The House of the Dead: Overkill
House of the Dead enters the relentlessly vulgar world of low-budget Grindhouse cinema with Overkill, a crusty, hyper-grisly homage to 70's exploitation horror films.
- A refreshing cult-horror movie twist on classic House of the Dead, great zombie types
- Humour gets annoying fast, game gets laggy at times, limited replay value
Fans of House of the Dead and horrendously cheesy 70s horror flicks will definitely get a kick out of House of the Dead: Overkill, a flawed but tremendously fun shooter for the Wii.
Price$ 79.95 (AUD)
House of the Dead enters the relentlessly vulgar world of low-budget Grindhouse cinema with Overkill, a crusty, hyper-grisly homage to 70's exploitation horror films like "I Spit on Your Grave" and "Cannibal Holocaust". It's basically a video game equivalent to Quentin Tarantino and Robert Rodriguez' "Grindhouse". The good news is that the game still plays like a regular House of the Dead game-the dev team just cranked up the abundance of gore, f-bombs, and cleavage shots.
Grindhouse of the Dead
Overkill takes a more novel approach to pumping bullets into the rotting flesh of zombies, one that embraces the aesthetic of sleazy gore movies of the 1970s. As soon as you boot up the game, a grainy video plays where a stripper gyrates around a pole to cheesy porno-esque music (which also happens to be how the movie Grindhouse begins). This opening cinematic pretty much sets the tone for the rest of the game.
Levels in House of the Dead: Overkill are broken up into chapters that work as mini-horror movies, each with their own hammy title and theme like Papa's Palace of Pain, a mission where you storm a dilapidated house swarming with zombies, and Carny, a mission that takes place inside a Carnival inhabited by undead clowns and other zombified carnival folk. There's also a Louisiana swamp, a hospital complete with decomposing wet nurses, and a prison level where you have to take out both zombie prisoners and zombie guards fully-clad in riot gear.
Zombies Ate My Wii Remote
The level design in Overkill is also one of the game's biggest strengths. No two levels are alike and there's an impressive amount of variety in the enemies you face in the game. Each mission also ends with a boss fight, and while the vast majority of these battles are a bit too easy, most of them are quite memorable. The carnival-themed level, for example, ends with a showdown against a grotesquely deformed freak with a small creature growing out of its belly that resembles Quato from Total Recall. And for horror movie buffs, without spoiling the final boss fight in Overkill, I'll just say that it features an obvious tribute to Peter Jackson's splatter classic Dead Alive.
I also liked the variety of firearms at your disposal, including two types of shotguns, an assault rifle, and more. Each of the weapons in the game can also be upgraded for more ammo capacity and damage. There's also a power-up in the game, called the "slow-mofo" that briefly slows down the game to a snail's pace a la Max Payne, giving you plenty of time to get those headshots in and watch a zombie's face slowly explode into chunks of goo, brain and skull fragments.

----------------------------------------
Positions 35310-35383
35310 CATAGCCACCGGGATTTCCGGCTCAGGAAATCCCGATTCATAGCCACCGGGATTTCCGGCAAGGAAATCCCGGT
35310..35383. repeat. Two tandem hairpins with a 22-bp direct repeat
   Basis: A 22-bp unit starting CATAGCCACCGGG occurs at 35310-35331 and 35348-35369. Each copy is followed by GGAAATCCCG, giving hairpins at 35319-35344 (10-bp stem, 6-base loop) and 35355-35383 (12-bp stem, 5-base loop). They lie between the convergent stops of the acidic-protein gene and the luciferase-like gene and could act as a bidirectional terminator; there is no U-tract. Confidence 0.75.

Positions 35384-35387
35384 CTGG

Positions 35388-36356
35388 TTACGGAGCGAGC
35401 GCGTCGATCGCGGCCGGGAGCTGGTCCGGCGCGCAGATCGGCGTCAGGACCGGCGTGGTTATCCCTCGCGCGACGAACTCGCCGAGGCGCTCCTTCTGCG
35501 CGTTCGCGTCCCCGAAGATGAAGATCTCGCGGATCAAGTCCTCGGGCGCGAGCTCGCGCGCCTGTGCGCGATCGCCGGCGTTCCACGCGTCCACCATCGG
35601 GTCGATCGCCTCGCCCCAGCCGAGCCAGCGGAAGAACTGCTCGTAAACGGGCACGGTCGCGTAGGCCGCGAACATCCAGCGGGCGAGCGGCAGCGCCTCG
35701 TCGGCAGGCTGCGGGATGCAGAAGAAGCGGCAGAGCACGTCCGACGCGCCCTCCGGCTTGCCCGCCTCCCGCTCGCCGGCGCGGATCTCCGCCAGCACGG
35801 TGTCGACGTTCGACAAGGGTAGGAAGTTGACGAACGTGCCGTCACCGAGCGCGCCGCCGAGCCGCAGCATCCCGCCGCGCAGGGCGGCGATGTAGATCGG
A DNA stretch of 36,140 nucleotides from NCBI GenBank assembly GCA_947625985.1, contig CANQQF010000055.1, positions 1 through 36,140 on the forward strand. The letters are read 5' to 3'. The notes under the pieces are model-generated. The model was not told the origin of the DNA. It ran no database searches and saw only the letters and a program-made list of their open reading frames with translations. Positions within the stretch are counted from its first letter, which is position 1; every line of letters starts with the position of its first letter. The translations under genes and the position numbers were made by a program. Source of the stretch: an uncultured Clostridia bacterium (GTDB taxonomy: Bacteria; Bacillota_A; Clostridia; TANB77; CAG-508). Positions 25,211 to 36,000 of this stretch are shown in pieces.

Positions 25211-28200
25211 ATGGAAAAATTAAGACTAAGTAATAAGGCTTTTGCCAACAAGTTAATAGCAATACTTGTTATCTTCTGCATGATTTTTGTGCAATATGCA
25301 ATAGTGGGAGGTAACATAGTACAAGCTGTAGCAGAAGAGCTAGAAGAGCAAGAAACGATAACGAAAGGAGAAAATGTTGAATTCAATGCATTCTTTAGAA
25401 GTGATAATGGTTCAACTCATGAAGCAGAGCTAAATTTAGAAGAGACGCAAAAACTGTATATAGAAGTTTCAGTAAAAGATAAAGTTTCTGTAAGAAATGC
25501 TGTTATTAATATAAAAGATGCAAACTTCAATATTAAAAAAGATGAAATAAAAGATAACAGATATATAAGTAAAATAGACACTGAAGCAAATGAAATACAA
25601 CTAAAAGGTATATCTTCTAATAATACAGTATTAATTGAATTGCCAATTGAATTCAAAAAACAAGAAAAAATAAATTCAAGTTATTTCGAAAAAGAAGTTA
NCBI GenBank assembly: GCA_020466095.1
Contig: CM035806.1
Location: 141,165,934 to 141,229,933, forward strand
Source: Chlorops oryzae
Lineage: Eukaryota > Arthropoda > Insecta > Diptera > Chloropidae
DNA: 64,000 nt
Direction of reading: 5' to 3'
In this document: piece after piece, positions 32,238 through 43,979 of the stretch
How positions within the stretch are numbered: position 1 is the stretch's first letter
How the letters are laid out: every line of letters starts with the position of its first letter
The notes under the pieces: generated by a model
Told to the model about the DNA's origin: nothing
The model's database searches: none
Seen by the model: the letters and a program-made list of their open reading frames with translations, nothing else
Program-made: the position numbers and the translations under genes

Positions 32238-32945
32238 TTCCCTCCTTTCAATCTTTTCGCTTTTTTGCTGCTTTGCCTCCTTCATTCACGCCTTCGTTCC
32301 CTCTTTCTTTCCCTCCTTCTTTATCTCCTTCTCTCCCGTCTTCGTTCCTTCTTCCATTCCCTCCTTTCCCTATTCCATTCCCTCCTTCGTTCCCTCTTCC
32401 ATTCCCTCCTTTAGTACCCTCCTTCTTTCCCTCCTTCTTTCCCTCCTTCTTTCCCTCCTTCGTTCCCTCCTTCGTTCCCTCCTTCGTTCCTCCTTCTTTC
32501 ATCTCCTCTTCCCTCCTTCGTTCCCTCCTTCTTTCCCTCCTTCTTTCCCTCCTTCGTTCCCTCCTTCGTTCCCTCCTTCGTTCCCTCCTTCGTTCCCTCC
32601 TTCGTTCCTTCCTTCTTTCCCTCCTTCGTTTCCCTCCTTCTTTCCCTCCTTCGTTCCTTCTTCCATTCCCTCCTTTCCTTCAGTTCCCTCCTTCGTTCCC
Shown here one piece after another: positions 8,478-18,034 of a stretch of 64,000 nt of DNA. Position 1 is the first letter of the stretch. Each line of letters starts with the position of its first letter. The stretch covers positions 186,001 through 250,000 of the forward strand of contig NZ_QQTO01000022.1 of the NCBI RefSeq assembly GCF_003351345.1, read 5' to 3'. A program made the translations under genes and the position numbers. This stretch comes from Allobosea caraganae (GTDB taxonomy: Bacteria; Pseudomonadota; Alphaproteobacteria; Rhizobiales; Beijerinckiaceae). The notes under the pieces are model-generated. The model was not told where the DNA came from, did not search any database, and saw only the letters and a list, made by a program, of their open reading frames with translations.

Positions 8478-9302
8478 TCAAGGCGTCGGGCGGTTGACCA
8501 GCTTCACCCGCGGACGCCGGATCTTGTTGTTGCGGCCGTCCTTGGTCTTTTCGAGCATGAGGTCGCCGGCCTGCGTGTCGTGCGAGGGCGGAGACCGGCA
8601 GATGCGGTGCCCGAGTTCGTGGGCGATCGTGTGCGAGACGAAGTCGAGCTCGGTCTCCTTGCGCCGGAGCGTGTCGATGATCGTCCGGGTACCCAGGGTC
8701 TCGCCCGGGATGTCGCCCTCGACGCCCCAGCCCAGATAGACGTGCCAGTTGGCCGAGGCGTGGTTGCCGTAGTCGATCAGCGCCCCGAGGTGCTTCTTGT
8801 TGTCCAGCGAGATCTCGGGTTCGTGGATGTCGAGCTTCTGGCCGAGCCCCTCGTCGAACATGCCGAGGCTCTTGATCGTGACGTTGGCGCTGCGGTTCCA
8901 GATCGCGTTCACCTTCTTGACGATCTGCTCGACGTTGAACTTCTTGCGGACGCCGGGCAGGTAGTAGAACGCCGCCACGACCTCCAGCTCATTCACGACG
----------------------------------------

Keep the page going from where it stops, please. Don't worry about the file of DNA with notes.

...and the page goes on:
Dead Or Alive
There are a few aspects of House of the Dead: Overkill that didn't work for me. My main grumble is the Detective Washington character who does a bad Sam Jackson-impression from Snakes on a Plane throughout the entire game. Washington is funny but he eventually starts to grate on your nerves. I also encountered some lag and slowdown when the screen became cluttered with enemies. I'm hoping they tweak that out when the game releases because it definitely cut into the gameplay. Despite these issues, Overkill is one of the better on-rails shooters I've ever played. It's a solid game and should please any horror movie addict who owns a Nintendo Wii.
Struggling for Christmas presents this year? Check out our Christmas Gift Guide for some top tech suggestions and more.
Join the PC World newsletter!
Most Popular Reviews
- 1 HP Stream 11 laptop
- 2 B&O BeoPlay A2 portable Bluetooth speaker
- 3 Acer Chromebook 11 (CB3-111)
- 4 Asus Zenbook UX303LN Ultrabook
- 5 Samsung's Galaxy Alpha review: A peek into the Galaxy S6
Best Deals on GoodGearGuide
Latest News Articles
- Connected, self-driving cars in the front seat at CES
- MIT unifies Web development in a single, speedy new language
- Google, Microsoft, Sony make 'The Interview' available online
- Experts: FCC will adopt net neutrality rules in early 2015
- Romanian version of EU cybersecurity directive allows warrantless access to data
GGG Evaluation Team
First impression on unpacking the Q702 test unit was the solid feel and clean, minimalist styling.
For work use, Microsoft Word and Excel programs pre-installed on the device are adequate for preparing short documents.
The Fujitsu LifeBook UH574 allowed for great mobility without being obnoxiously heavy or clunky. Its twelve hours of battery life did not disappoint.
The screen was particularly good. It is bright and visible from most angles, however heat is an issue, particularly around the Windows button on the front, and on the back where the battery housing is located.
My first impression after unboxing the Q702 is that it is a nice looking unit. Styling is somewhat minimalist but very effective. The tablet part, once detached, has a nice weight, and no buttons or switches are located in awkward or intrusive positions.